Given the new focus on liquidity, mortgage rates are going to increasingly be set about 225 basis points (roughly the average net interest margin at banks) above where banks can borrow money for the same term.

It is cheap for banks to borrow money from their depositors. It is expensive for them to borrow in wholesale markets. What is happening in Ireland is that retail are withdrawing their deposits and moving their money to safer banks. The increased reliance on wholesale funding by Irish banks is pushing up mortgage rates.

It is worth noting that mortgage rates have very little to do with administered rates. A bank offers a 5 year fixed rate mortgage at about 225 bps above where it can raise 5 year money. The impact of administered rates, QE etc on a bank's average 5 year cost of funds decreases as a banking system becomes less sound.

A funding crisis for UK banks will have the same impact on mortgage rates. It will be interesting to see what happens here when the SLS has to be repaid .....

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The reason I posted it is simple. If it can happen in ROI it can happen here. I can remember mortgage rates at 15%.

I don't think mortgage rates were ever 15%. Definitely over 12 but I don't remember 15.

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A funding crisis for UK banks will have the same impact on mortgage rates. It will be interesting to see what happens here when the SLS has to be repaid .....

I'm guessing it won't have to be repaid it will just be extended.

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The Bof E bank base rate was 15% in Oct 89 - I think mortgage rate went up to 16% at one point but I am having difficulty finding historic rates.

Sounds about right I bought my frst house in late 1989 and I think it was 13.5% with a special offer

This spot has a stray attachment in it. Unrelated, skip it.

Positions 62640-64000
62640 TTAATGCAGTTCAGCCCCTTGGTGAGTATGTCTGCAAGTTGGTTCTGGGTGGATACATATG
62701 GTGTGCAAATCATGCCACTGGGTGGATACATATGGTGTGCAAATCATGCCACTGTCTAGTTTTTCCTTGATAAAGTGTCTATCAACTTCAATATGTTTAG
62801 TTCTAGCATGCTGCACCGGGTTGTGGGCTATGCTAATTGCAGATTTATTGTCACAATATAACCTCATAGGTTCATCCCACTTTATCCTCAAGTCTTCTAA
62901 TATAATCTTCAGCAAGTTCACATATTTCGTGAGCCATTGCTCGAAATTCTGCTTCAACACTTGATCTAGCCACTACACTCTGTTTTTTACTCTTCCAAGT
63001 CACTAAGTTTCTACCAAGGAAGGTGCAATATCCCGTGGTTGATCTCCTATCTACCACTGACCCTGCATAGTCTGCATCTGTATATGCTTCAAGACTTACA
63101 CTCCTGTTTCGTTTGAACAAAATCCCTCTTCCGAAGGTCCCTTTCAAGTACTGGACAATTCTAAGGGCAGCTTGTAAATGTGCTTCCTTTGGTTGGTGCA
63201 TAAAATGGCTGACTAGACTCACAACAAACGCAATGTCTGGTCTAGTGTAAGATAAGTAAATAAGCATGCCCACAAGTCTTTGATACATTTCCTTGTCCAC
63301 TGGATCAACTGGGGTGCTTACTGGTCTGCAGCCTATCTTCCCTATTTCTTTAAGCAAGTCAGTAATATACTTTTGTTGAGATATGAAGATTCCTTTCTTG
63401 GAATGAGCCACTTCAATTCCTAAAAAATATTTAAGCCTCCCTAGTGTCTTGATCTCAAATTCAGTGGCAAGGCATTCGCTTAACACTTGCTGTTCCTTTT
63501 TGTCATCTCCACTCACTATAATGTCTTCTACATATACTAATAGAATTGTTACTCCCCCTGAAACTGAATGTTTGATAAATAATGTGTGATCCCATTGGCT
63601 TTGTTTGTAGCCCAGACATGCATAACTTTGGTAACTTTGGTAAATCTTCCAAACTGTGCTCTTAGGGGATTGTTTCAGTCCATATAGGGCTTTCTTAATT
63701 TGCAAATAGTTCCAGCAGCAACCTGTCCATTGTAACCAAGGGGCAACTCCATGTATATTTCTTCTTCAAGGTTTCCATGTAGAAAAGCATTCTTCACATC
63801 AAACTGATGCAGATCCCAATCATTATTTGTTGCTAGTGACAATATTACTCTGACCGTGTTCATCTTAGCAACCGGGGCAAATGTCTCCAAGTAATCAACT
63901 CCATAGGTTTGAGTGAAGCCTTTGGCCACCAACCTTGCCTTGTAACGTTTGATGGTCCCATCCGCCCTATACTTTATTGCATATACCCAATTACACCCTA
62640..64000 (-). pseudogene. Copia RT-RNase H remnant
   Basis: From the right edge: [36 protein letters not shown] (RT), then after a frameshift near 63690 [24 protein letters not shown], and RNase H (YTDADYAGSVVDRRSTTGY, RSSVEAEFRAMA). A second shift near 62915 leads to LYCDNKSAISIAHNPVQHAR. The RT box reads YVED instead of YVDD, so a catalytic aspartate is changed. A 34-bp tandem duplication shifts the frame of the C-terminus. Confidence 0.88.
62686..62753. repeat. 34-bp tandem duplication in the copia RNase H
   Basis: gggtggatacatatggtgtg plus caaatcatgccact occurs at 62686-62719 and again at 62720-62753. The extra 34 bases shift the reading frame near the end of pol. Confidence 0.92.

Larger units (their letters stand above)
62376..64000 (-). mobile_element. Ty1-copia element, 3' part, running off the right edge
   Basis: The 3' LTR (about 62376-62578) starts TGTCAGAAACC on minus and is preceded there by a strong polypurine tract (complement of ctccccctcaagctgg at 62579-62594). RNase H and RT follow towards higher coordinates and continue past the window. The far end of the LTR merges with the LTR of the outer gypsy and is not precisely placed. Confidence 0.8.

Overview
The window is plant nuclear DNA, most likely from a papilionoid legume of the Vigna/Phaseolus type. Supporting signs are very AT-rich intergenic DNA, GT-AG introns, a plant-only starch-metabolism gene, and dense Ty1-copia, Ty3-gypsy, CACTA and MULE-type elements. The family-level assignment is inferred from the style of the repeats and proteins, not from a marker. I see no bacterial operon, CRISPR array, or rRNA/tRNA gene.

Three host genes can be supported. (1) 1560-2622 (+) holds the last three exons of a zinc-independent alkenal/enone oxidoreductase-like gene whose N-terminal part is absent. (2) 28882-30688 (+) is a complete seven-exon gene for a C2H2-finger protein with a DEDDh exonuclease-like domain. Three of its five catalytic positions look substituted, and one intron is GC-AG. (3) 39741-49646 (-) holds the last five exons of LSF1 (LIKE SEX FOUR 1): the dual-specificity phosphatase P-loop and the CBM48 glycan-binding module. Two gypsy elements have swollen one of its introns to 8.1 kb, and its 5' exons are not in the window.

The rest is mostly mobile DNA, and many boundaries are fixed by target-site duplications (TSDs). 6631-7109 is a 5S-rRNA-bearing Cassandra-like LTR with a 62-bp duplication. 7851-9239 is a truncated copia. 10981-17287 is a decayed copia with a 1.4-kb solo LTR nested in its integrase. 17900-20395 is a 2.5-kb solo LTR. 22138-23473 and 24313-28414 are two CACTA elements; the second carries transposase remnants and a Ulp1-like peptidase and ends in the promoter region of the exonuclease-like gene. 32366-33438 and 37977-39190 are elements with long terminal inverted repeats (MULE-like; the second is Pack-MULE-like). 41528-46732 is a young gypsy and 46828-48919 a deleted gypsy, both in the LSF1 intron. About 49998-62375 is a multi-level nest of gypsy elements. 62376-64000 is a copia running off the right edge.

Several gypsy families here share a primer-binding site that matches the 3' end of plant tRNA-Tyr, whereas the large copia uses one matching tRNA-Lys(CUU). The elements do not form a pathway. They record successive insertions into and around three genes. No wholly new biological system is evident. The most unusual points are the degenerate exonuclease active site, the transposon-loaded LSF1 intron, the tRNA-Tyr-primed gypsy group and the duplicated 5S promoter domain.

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The Bof E bank base rate was 15% in Oct 89 - I think mortgage rate went up to 16% at one point but I am having difficulty finding historic rates.

I do remember that day well. I was at a wedding in Dublin and was diving out of the reception every so often to hear the news bulletins. It was the day that sterling fell out of or was ejected from the ERM. Base rate was at 15% but only for the afternoon. If it had stayed there God knows what mortgage rates would have been.

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What are savings rates like in Ireland ?

Worth putting a few Euros into their banks (not too much !) ?

You can get about 2.5% if you lock money away for about a month or higher from the main comercial banks. The seriously troubled like Anglo Irish were offering higher rates. But as they are nearly all state guaranteed now I suppose one is as good or as bad as the other. Remember though that the banks automatically deduct deposit interest retention tax (DIRT) at source for the government. This can be either 27 or 30 percent of interest gained, depending on whether it is a short or long term loan. It seems to be a moot point as to which is which, but I think anything over a year attracts the higher rate

Most of the political parties are sopping up to the negative equity brigade for the election though and are not that interested in savers. One party ,Fine Gael, is proposing to abolish mortgage interest relief for new buyers, but increase it for people who bought between 2004-2008 because of their "unfair" mortgage burden!

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  • 311 Brexit, House prices and Summer 2020

    1. 1. Including the effects Brexit, where do you think average UK house prices will be relative to now in June 2020?


      • down 5% +
      • down 2.5%
      • Even
      • up 2.5%
      • up 5%